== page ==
The issue: The biggest clash of Thursday's debate came over their differing approaches to providing health care to the more than 50 million Americans without health insurance.

Clinton's claim: Hillary Rodham Clinton repeated her claim that Barack Obama's plan falls short of universal health care --something she supports -- because it would not cover all Americans. She said, "You chose to put forth a health care plan that will leave out at least 15 million people."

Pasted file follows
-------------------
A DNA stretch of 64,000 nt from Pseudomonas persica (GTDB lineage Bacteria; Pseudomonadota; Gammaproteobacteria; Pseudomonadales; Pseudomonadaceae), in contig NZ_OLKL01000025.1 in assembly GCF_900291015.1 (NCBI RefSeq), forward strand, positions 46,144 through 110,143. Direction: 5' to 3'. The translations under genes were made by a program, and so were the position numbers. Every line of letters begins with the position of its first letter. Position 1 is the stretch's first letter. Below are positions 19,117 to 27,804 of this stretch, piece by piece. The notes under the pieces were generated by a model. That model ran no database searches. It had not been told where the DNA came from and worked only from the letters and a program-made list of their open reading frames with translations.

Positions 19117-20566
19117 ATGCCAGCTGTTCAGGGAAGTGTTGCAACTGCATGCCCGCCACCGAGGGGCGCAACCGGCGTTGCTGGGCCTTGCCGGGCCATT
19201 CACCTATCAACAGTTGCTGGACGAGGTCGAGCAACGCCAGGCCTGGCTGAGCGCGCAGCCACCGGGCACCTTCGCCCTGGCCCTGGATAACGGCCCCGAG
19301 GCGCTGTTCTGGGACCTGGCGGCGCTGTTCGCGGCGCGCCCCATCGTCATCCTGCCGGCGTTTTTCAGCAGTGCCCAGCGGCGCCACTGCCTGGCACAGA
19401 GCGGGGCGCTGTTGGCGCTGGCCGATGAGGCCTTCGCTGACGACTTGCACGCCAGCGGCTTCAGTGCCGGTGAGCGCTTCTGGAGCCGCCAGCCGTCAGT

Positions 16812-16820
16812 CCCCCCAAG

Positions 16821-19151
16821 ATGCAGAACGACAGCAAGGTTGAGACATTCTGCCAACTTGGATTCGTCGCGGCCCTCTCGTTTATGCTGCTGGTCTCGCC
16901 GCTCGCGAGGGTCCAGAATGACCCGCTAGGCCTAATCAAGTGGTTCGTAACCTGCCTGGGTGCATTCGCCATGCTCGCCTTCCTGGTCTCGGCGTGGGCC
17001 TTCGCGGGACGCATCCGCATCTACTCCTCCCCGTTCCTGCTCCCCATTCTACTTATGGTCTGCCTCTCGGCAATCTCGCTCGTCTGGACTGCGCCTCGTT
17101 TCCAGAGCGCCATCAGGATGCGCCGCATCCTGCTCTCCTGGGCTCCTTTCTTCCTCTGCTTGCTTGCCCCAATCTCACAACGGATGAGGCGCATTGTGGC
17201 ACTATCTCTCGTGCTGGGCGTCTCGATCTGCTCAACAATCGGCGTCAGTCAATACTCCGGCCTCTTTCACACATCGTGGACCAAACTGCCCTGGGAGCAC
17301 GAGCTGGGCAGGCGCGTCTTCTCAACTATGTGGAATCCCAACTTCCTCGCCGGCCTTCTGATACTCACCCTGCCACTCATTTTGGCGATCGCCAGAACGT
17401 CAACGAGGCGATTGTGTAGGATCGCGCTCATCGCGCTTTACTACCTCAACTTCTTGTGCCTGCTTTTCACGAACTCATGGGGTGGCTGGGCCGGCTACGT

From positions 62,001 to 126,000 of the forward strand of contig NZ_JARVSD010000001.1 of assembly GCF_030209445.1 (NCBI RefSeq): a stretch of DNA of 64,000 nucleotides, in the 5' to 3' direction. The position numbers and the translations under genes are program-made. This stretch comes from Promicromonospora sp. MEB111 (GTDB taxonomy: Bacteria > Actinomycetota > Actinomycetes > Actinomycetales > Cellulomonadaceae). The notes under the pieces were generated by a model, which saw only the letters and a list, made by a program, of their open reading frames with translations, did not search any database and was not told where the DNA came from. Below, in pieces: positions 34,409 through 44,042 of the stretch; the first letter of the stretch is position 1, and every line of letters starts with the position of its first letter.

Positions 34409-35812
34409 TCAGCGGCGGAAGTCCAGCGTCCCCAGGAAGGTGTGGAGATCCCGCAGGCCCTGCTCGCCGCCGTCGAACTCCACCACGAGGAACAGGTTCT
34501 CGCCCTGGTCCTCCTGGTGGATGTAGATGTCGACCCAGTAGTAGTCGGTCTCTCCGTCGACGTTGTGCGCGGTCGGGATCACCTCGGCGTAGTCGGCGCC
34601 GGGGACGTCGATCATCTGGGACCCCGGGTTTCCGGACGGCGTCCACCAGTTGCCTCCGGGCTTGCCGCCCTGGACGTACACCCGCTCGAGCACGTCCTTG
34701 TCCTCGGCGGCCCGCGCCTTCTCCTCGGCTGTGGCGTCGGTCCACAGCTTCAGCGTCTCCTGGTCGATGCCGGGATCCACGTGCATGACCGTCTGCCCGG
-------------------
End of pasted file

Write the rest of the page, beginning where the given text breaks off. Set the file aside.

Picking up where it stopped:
Obama's claim: Obama said, "The notion that I am leaving 15 million people out somehow implies that we are different in our goals of providing coverage to all Americans, and that is simply not true." He added, "We think that there's going to be a different way of getting there."

The facts: The health care plans put forth by both candidates are similar, but Clinton's plan includes a mandate for individuals to get insurance, while Obama's plan mandates only that children have it. Obama has shown reluctance to force people to buy health insurance. Experts consulted by estimate that 15 million to 26 million would not opt for insurance under Obama's plan. COX NEWS SERVICE